Development and Validation of a Novel Robotic Procedure Specific Simulation Platform: Partial Nephrectomy
Andrew J.Hung, Swar H.Shah, Leonard Dalag, Daniel Shin, Inderbir S.Gill
We developed a novel procedure specific simulation platform for robotic partial nephrectomy. In this study we prospectively evaluate its face, content, construct and concurrent validity.
Materials and Methods
This hybrid platform features augmented reality and virtual reality. Augmented reality involves 3-dimensional robotic partial nephrectomy surgical videos overlaid with virtual instruments to teach surgical anatomy, technical skills and operative steps. Advanced technical skills are assessed with an embedded full virtual reality renorrhaphy task. Participants were classified as novice (no surgical training, 15), intermediate (less than 100 robotic cases, 13) or expert (100 or more robotic cases, 14) and prospectively assessed. Cohort performance was compared with the Kruskal-Wallis test (construct validity). Post-study questionnaire was used to assess the realism of simulation (face validity) and usefulness for training (content validity). Concurrent validity evaluated correlation between virtual reality renorrhaphy task and a live porcine robotic partial nephrectomy performance (Spearman’s analysis).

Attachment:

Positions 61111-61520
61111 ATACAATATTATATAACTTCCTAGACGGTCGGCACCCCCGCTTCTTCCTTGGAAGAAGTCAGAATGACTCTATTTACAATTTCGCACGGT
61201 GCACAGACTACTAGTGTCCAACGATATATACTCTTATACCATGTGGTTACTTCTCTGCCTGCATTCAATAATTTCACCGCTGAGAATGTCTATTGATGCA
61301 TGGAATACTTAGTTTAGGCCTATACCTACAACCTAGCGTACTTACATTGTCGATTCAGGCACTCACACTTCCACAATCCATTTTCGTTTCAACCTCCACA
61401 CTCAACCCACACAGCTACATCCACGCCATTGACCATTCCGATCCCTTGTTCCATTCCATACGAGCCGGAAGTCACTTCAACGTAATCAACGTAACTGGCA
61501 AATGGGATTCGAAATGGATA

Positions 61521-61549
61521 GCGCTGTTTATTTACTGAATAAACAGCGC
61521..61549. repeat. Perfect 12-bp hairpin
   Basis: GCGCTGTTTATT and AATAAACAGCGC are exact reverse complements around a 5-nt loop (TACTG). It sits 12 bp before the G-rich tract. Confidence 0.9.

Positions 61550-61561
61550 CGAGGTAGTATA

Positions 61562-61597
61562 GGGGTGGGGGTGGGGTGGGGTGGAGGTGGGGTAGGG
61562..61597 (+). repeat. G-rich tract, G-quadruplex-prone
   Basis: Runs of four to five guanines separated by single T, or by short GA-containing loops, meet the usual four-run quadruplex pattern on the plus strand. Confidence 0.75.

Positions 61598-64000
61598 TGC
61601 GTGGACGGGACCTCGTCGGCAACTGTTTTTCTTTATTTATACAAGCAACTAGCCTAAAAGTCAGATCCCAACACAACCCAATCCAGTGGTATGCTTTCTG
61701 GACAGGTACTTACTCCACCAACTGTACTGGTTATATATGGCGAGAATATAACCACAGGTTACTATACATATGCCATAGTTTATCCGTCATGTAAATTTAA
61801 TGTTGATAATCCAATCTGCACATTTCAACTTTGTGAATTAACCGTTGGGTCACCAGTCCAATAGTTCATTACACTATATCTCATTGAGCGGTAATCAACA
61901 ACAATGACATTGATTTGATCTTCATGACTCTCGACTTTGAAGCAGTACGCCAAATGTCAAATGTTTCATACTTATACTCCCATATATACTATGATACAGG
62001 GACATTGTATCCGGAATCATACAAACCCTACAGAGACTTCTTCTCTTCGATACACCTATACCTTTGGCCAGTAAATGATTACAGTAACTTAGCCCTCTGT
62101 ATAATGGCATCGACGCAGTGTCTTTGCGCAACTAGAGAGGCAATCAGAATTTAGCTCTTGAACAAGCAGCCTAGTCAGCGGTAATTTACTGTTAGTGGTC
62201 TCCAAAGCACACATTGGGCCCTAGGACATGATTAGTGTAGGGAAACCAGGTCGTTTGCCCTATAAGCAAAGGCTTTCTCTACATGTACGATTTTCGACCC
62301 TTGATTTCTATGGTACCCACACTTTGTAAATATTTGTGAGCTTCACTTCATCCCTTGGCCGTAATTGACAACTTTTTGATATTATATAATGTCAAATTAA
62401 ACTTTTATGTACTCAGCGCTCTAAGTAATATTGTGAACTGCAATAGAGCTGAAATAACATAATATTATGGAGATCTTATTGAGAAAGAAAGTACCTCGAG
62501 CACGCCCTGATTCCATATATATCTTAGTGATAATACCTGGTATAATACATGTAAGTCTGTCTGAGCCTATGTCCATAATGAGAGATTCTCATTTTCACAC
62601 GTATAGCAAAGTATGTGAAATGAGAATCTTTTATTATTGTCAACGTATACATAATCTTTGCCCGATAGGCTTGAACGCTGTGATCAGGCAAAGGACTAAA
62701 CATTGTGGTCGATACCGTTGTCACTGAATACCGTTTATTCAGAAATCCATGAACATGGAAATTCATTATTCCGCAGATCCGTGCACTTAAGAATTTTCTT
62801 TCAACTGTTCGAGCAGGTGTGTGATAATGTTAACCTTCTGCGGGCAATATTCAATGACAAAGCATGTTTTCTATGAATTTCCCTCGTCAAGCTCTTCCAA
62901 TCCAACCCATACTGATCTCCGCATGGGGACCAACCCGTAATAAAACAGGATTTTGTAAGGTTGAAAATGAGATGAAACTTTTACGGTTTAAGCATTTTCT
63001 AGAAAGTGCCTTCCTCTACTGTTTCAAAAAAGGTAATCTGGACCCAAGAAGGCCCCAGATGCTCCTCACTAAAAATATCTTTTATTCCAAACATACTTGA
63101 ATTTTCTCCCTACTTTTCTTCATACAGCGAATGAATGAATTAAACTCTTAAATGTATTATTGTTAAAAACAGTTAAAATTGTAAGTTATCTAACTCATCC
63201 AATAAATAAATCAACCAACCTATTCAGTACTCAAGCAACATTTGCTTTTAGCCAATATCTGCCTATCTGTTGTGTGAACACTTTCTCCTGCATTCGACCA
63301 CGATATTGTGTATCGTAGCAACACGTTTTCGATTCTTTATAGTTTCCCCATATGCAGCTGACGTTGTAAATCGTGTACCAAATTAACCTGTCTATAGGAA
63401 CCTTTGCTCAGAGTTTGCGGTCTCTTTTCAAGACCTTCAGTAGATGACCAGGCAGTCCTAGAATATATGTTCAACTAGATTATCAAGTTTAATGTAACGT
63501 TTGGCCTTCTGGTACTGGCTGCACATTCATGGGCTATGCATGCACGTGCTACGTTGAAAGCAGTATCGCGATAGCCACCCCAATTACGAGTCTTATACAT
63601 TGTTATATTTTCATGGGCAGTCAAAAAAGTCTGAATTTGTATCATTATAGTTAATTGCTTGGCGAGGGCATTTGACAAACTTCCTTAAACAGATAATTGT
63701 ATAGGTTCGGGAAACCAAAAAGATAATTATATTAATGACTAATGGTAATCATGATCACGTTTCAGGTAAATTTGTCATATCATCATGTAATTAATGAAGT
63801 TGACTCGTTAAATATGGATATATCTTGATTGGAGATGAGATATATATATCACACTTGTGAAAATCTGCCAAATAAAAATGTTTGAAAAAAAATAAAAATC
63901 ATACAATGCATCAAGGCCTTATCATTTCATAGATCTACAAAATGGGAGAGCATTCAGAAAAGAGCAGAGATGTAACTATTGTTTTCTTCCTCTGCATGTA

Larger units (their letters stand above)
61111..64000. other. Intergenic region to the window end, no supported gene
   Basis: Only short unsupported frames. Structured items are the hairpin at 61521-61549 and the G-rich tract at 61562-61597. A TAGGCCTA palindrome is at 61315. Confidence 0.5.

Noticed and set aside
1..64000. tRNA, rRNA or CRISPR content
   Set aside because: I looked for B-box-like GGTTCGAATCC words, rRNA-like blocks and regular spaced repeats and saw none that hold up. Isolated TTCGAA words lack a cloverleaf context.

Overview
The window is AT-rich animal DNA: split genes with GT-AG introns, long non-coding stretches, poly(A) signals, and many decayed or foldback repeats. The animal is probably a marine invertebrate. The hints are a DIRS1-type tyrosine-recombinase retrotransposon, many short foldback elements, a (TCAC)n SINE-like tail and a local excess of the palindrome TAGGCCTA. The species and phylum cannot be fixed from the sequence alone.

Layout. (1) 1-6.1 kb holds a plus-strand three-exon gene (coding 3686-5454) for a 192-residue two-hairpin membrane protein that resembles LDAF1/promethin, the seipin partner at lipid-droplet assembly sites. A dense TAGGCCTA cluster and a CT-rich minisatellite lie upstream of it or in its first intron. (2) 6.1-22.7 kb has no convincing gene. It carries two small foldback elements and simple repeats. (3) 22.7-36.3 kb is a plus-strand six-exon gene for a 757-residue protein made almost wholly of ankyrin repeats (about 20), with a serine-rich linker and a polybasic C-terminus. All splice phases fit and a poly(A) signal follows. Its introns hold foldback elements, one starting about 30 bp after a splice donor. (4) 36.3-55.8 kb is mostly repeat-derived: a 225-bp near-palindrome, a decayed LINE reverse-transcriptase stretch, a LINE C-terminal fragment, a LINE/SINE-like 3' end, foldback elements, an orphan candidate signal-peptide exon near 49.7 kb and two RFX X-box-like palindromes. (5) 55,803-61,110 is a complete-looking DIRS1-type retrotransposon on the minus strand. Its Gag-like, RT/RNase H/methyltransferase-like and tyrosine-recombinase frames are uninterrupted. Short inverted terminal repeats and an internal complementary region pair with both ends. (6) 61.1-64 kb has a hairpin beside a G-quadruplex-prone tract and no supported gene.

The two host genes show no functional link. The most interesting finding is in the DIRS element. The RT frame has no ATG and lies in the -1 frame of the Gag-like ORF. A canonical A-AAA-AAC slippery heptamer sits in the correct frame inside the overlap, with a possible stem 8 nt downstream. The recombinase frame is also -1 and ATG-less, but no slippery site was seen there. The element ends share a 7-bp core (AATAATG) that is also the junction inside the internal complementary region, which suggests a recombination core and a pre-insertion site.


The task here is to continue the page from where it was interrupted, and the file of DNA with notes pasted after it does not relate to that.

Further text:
Experts rated the augmented reality content as realistic (median 8/10) and helpful for resident/fellow training (8.0-8.2/10). Experts rated the platform highly for teaching anatomy (9/10) and operative steps (8.5/10) but moderately for technical skills (7.5/10). Experts and intermediates outperformed novices (construct validity) in efficiency (p=0.0002) and accuracy (p=0.002). For virtual reality renorrhaphy, experts outperformed intermediates on GEARS metrics (p=0.002). Virtual reality renorrhaphy and in vivo porcine robotic partial nephrectomy performance correlated significantly (r=0.8, p <0.0001) (concurrent validity).
This augmented reality simulation platform displayed face, content and construct validity. Performance in the procedure specific virtual reality task correlated highly with a porcine model (concurrent validity). Future efforts will integrate procedure specific virtual reality tasks and their global assessment.